Keyword Analysis

Understanding what your users are searching on is the most important part of the search engine optimization process. Not only does it help you determine what words and phrases to optimize for, but it can also help you structure the navigation of your website. You can then set your URL hierarchy and help in making decisions with additional marketing efforts. The key to performing your initial Keyword Analysis is to find as many key terms as you possibly can. No matter what the focus is, or if it’s not 100% relevant to your business. The more terms you have to begin with, the better you can do to plan out your website and your marketing. 

The Keyword Analysis 

A Keyword Analysis is simply a means of gathering up as many words and phrases as possible that users are using to find what they need on search engines. 

There are numerous sources to do this including: 

  • Google Keyword Planner​​­ Free to account holders 
  • Bing Keyword Research​­ Free to account holders 
  • Wordtracker​­ cost from $27 ­to $99 per month (free trial available) 
  • Keyword Discovery​­ $29 ­to $495 per month (free basic search) 
  • Wordstream​­ $199 ­to $399 per month (free trial available)

Learn How to do a Keyword Analysis

Using Google’s Keyword Planner

If you don’t have an Adwords account set up, you will want to start one. You won’t need to start any campaigns, but you will probably need to add a Credit Card to get the account set up.

Once you account is set up, go into the “Tools and Setting” menu (at the top) and select “Keyword Planner”.

You will see two options:

  1. Discover New Words
  2. Get Search Volume and Forecasts
Google's Keyword Planner screenshot of the two options
Screenshot of Google’s Keyword Planner – Discover Keywords

The second option is to be used if you have a long list of keywords that you want to know how much they are being searched, and any cost data associated (remember this is a tools for advertising). You will want to choose “Discover New Words“.

You will see a line where you can enter up to 10 phrases that are relevant to what you think your users are searching:

Google's Keyword Planner type a few keywords for ideas
Screenshot of Google’s Keyword Planner – Type a few keywords

There are many options available, but when you’re just starting out it’s best to enter a few words and see what you get from there.

Click the “Get Results” and Google will show you data for the keywords you specified in the top section, and then a list of suggested words similar to those.

Here you can download your keyword ideas into a .csv or Google Sheets. We’ll use Google Sheets as an example in this exercise.

Screenshot of Google Keyword Planner download ideas button
Screenshot of Google's Keyword Planner download keyword ideas choose Google sheet

Choose where you would like to save your new Sheet (Google defaults it to your drive and provides the name with the date and time you pulled this list). Then open up the sheet:

Screenshot of Google's Keyword Planner choose where to download keyword ideas.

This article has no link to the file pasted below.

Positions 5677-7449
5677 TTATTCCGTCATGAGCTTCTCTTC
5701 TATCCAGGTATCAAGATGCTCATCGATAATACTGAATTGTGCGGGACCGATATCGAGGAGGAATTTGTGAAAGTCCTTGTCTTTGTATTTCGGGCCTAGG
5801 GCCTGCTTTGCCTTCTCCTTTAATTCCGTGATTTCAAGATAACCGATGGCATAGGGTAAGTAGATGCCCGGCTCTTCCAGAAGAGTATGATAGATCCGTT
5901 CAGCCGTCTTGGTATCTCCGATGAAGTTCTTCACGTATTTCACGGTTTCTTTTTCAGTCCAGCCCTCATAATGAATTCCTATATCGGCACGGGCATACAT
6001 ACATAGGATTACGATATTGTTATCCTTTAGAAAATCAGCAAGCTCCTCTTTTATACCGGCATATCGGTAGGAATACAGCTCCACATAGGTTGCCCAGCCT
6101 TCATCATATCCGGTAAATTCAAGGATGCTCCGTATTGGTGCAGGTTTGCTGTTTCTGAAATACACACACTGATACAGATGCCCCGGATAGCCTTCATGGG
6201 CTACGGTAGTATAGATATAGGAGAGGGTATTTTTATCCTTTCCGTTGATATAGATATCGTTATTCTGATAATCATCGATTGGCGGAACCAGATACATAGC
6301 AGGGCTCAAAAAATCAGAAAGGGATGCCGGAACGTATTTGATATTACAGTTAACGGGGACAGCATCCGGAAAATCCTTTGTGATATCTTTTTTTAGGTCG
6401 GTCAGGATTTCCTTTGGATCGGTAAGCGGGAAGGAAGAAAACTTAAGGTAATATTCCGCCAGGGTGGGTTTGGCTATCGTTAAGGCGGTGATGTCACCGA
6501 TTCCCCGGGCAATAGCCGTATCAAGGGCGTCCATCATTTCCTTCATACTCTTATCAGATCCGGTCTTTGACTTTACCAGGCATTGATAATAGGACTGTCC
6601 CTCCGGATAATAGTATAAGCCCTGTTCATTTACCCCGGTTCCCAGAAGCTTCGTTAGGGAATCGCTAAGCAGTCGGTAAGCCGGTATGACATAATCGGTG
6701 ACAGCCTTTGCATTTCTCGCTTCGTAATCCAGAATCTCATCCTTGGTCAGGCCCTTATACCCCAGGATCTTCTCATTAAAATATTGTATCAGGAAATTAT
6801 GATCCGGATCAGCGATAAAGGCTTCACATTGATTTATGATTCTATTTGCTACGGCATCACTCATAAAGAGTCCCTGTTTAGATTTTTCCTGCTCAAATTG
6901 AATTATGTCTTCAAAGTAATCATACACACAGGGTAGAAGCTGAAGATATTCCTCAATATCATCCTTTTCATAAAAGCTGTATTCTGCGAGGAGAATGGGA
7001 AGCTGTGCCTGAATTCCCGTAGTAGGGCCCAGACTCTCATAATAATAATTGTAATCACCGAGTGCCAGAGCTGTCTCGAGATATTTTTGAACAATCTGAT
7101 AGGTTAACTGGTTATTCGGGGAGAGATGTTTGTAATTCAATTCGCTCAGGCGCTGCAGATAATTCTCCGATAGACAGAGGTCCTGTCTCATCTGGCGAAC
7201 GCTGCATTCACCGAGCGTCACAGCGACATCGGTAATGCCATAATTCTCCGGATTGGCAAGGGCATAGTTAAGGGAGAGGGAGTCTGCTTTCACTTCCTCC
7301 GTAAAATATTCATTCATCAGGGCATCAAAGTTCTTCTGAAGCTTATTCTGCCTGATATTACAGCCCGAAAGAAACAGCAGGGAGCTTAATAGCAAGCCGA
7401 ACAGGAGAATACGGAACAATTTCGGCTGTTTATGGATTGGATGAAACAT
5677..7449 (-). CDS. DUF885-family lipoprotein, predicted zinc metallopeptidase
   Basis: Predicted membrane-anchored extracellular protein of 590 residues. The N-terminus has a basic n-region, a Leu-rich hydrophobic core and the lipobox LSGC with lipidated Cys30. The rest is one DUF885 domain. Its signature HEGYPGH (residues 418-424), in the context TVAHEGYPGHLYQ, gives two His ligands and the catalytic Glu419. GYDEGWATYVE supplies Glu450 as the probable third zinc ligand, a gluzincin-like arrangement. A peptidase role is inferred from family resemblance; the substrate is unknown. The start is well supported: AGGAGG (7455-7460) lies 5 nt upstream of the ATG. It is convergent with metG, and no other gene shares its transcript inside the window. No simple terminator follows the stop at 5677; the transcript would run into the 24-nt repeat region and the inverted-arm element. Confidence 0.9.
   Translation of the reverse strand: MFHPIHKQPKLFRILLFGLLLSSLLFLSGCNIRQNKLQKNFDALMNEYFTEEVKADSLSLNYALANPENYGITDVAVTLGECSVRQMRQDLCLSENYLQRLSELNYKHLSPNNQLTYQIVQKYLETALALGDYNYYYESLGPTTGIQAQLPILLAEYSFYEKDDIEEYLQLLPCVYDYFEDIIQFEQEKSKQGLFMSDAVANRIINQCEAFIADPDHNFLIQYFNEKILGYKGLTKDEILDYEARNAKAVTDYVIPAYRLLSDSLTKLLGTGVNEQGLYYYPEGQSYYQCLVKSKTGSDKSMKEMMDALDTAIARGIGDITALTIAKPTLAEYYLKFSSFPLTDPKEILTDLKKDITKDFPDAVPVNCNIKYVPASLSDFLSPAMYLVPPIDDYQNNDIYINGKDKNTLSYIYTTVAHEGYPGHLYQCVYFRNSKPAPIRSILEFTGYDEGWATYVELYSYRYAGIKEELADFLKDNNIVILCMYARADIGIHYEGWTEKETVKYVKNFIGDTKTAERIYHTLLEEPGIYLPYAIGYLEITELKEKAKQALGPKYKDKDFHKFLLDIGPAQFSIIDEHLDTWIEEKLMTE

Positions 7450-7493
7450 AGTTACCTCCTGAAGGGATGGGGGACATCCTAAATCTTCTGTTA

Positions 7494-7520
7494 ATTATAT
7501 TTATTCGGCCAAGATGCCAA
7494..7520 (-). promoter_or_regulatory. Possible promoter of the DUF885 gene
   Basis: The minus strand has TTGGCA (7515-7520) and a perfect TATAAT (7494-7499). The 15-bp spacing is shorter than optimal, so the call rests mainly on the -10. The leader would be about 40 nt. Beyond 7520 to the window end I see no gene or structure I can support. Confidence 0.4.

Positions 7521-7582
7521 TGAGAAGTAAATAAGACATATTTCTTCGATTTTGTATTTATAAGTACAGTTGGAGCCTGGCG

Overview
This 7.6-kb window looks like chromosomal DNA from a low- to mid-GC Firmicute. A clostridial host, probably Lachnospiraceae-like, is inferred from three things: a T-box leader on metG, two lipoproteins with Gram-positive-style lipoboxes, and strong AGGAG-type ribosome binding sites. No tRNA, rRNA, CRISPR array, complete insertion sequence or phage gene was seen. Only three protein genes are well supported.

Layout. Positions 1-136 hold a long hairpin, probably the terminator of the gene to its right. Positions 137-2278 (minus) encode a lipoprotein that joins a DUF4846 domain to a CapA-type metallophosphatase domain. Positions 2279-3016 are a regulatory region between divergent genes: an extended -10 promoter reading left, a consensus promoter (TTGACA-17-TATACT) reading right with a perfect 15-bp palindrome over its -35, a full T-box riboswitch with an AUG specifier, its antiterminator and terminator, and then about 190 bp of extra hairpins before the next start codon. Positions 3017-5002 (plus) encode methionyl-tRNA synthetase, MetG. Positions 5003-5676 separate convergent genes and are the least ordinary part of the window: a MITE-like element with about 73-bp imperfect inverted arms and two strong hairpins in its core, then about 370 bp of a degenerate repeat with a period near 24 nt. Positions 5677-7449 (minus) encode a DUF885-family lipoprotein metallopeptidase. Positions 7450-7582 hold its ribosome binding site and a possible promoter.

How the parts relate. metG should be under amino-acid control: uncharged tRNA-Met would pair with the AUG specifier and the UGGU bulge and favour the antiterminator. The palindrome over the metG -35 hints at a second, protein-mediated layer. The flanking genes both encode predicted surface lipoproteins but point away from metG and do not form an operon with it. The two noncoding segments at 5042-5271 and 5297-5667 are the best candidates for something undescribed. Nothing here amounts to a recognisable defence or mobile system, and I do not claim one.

Screenshot of Google's Keyword Planner open keyword ideas in Google Sheet.

You will see a few columns with data you won’t need (at least, not for SEO). Since this is an Advertising tool, Google provides you with information on competition (how many others are bidding on that term), bid estimates, etc. Highlight those unnecessary columns and delete them:

Screenshot of Google's Keyword Planner download ideas selecting unnecessary columns
Google’s Keyword Planner download ideas – screenshot of selecting unnecessary columns
Screenshot of Google's Keyword Planner download ideas selecting unnecessary columns
Google’s Keyword Planner download ideas – screenshot of deleting unnecessary columns

KeywordAvg. monthly searches
laptop computer50,000
gaming pc500,000
raspberry pi500,000
dell laptops500,000
mac pro50,000
remote desktop50,000
apple laptop500,000

Your keyword analysis should be simple, with just the keywords and the average monthly searches.

When it comes to the average monthly searches (or Keyword “Volume” as some tools call it) keep in mind that this tool is for advertising. Google rounds up the actual number of times this keyword is searched, and uses a broad match (which a targeting type for Google Adwords in which any word pr phrase that matches this one is counted. i.e. “cars” would include “car” and “automobiles” as well). That total number is then averaged out (usually for the last 12 months, unless you specify a time frame) and rounded up.

These are not to be used as actual projections, but more as a guide to understand how popular a keyword is so that you can best optimize for it.

Compare Keyword Analysis with Existing and Paid Search

For the Intermediate to Advanced SEOs

You can also pull current referring terms that have driven traffic to the website in the past 12 months from Google Search Console, or using a tool like Keylime Toolbox or Moz’s Keyword Explorer, etc. You can combine that with an additional set of terms that the website has gotten impressions for (but not necessarily clicks), as well as any search terms that the website has shown up for if the client has been running any Adwords or Bing Advertising campaigns. All of these reports help to see what the website shows up for, what additional terms the website could get to show growth potential. This also shows any potential increase the site could see on current terms that aren’t generating clicks by increasing ranking position and testing title and descriptions (as well as ratings, reviews, pricing, etc) that show up in the snippet for those terms.